Florida’s Report Card Points to a Disconnect

Beth Brainard
Ex Director of NPC

There is an ironic twist in Florida’s standing in the 2017 Bicycle Friendly State Report Card recently released by the League ofAmerican Bicyclists. Overall, Florida ranks 15 out of the 50 states. That’s a curious score for the state that is also ranked #1 in the country for the most bike/ped crashes and fatalities per capita.

Where is the disconnect?

The League calculates how bicycle and pedestrian (bike/ped) issues are addressed at the state level in many categories then gives each state an aggregate score. A breakdown of the categories and Florida’s scores shed some light:


Florida starts off looking good. The state has adopted and is implementing a Complete Streets planning policy that takes all users of state roadways – not just motorists – into consideration when they are designed or retrofitted. (When will Collier County get on board?)


Still looking good. The Florida Department of Transportation getting high marks for supporting bike/ped events and developing educational materials; the number of commuter cyclists in the state is increasing; driver’s licensing tests include questions about bike/ped laws; and there are state advocacy groups (Florida Bicycle Association and Bike Florida).


A clue to the disparity is in this category where it is noted that the state gets low marks for transportation “policies that limit the ability to fund bicycling and walking infrastructure,” but ranks well in the other subcategories: how easy the state makes it to build bike/ped facilities; if the state allocates funding for facilities; if the state makes use of federal funding; the number of facilities the state has reported or planned.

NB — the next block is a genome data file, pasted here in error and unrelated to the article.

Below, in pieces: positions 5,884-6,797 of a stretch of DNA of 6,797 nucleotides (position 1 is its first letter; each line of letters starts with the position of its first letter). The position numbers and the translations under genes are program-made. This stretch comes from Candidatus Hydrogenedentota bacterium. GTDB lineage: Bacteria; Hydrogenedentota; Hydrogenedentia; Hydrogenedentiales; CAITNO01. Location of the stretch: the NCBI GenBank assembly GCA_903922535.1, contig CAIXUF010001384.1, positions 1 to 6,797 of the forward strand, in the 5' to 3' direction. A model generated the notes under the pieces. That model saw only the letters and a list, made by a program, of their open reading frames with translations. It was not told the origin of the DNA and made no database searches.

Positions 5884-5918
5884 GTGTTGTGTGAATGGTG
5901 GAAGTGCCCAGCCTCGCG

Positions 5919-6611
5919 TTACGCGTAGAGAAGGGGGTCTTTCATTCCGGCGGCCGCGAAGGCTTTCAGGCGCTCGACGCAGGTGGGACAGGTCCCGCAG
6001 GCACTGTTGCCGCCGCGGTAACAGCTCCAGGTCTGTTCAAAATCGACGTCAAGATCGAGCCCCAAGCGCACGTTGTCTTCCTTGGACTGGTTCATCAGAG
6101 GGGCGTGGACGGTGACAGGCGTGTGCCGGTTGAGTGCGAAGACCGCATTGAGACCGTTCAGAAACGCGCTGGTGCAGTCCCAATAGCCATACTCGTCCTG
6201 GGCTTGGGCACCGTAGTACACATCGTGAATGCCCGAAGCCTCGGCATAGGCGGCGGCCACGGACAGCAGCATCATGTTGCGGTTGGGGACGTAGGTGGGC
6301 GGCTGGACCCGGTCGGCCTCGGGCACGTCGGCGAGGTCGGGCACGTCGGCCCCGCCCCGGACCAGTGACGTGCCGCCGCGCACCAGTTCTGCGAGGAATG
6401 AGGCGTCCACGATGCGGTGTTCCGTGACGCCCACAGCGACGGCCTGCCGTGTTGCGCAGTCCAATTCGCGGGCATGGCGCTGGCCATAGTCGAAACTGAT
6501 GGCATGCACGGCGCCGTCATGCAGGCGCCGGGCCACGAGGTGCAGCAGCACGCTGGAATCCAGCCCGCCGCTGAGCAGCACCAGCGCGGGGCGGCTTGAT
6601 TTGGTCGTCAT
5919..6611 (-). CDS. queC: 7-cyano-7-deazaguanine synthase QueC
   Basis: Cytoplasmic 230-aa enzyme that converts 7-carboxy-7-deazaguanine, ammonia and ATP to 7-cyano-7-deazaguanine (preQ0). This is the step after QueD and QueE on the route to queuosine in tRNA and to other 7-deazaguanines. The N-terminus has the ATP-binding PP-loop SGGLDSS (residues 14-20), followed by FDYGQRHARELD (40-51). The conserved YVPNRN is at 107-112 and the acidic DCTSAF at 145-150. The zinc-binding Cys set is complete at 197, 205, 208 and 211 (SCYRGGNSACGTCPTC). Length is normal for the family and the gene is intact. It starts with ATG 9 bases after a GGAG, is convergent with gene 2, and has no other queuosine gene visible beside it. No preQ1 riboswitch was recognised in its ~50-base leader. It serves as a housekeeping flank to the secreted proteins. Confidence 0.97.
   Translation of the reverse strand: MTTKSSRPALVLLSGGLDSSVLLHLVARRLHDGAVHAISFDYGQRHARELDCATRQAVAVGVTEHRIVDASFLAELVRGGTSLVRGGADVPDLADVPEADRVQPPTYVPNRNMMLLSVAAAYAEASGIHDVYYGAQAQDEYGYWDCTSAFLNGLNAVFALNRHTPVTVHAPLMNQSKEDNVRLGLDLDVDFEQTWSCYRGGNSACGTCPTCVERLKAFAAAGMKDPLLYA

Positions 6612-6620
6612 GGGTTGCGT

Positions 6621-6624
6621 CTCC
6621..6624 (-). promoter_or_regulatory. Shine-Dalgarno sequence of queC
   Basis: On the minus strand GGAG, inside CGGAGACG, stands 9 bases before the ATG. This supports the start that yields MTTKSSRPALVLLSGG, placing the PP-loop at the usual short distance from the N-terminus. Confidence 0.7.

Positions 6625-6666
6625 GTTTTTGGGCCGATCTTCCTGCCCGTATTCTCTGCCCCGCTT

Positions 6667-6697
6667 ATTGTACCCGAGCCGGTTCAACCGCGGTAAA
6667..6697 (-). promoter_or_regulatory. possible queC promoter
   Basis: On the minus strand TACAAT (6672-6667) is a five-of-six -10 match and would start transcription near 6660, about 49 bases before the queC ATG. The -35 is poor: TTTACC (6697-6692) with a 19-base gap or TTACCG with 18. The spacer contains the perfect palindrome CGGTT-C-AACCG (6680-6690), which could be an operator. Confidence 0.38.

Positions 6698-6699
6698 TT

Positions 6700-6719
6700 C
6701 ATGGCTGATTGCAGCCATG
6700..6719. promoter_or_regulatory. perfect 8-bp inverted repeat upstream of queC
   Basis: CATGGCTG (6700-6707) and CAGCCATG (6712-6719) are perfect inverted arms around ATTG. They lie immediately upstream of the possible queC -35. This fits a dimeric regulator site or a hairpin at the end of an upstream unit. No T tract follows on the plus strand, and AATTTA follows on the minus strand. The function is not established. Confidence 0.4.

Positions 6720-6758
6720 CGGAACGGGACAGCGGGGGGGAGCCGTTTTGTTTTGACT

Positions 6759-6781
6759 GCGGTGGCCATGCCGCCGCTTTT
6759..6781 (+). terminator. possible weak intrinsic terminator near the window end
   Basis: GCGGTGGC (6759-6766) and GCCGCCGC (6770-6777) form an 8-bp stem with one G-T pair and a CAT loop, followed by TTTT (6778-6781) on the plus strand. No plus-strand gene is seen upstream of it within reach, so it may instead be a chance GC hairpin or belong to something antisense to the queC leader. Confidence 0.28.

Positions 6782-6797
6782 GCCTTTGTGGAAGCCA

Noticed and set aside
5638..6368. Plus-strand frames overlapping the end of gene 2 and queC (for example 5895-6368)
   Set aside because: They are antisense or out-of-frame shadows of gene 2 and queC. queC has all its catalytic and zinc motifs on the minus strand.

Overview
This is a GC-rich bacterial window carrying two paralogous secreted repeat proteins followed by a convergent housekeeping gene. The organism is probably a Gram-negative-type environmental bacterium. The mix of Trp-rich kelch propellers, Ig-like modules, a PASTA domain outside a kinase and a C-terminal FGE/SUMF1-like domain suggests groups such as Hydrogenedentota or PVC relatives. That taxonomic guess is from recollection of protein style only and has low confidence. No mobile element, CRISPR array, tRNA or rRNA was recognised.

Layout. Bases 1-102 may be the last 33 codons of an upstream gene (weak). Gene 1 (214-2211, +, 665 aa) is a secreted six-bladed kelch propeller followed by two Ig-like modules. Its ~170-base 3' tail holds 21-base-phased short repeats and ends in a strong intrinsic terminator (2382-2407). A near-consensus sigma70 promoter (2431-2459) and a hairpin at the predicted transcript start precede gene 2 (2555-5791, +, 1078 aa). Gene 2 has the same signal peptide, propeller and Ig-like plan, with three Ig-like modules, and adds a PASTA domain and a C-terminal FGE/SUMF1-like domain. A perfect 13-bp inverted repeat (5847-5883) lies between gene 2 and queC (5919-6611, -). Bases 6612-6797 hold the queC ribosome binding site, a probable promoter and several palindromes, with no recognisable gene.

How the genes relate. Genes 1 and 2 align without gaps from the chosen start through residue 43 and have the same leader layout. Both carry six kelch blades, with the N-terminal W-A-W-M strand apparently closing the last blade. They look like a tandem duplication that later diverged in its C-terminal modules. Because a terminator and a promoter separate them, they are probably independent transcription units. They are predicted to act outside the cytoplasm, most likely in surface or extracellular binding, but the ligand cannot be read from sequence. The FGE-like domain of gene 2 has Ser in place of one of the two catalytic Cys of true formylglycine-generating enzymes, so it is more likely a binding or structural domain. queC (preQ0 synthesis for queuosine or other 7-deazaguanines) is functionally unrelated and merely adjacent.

Another clue here where Florida receives high marks for having a Bike Ped/Advisory Committee and a bike/ped pedestrian plan that follows best practices, then fails in all others where it is noted Florida has not made bike/ped safety a priority, does not have a program in place to collect data on people who bike and walk.


Florida fails miserably in this category for not having laws that adequately protect people who bicycle and walk. At last we come to the crux of the matter.

The report card points out that Florida is not safe because leaders in Tallahassee have not made the safety of people who bike and walk a priority, and they have not enacted laws to adequately protect them. The state allocates funds to create an array of programs but not to create a system to collect the data needed to give them teeth. They have to have the stats to justify essential transportation funding or move the legislators to make the safety of people who bike and walk a priority.

It would save all of us a lot of money if state bureaucrats and elected officials got on the same page about bike/ped safety. After all, laws that protect bicyclists and pedestrians also protect other roadway users. Perhaps Florida has to become the #1 most dangerous place in the world for that to happen?

Beth Brainard is the Executive Director of Naples Pathways Coalition (NPC), a non-profit organization that works to create safe, bikeable, walkable communities in Collier County.

For more information or to join, visit the NPC web site atwww.naplespathways.org or contact Beth directly atbethbrainard@naplespathways.org.

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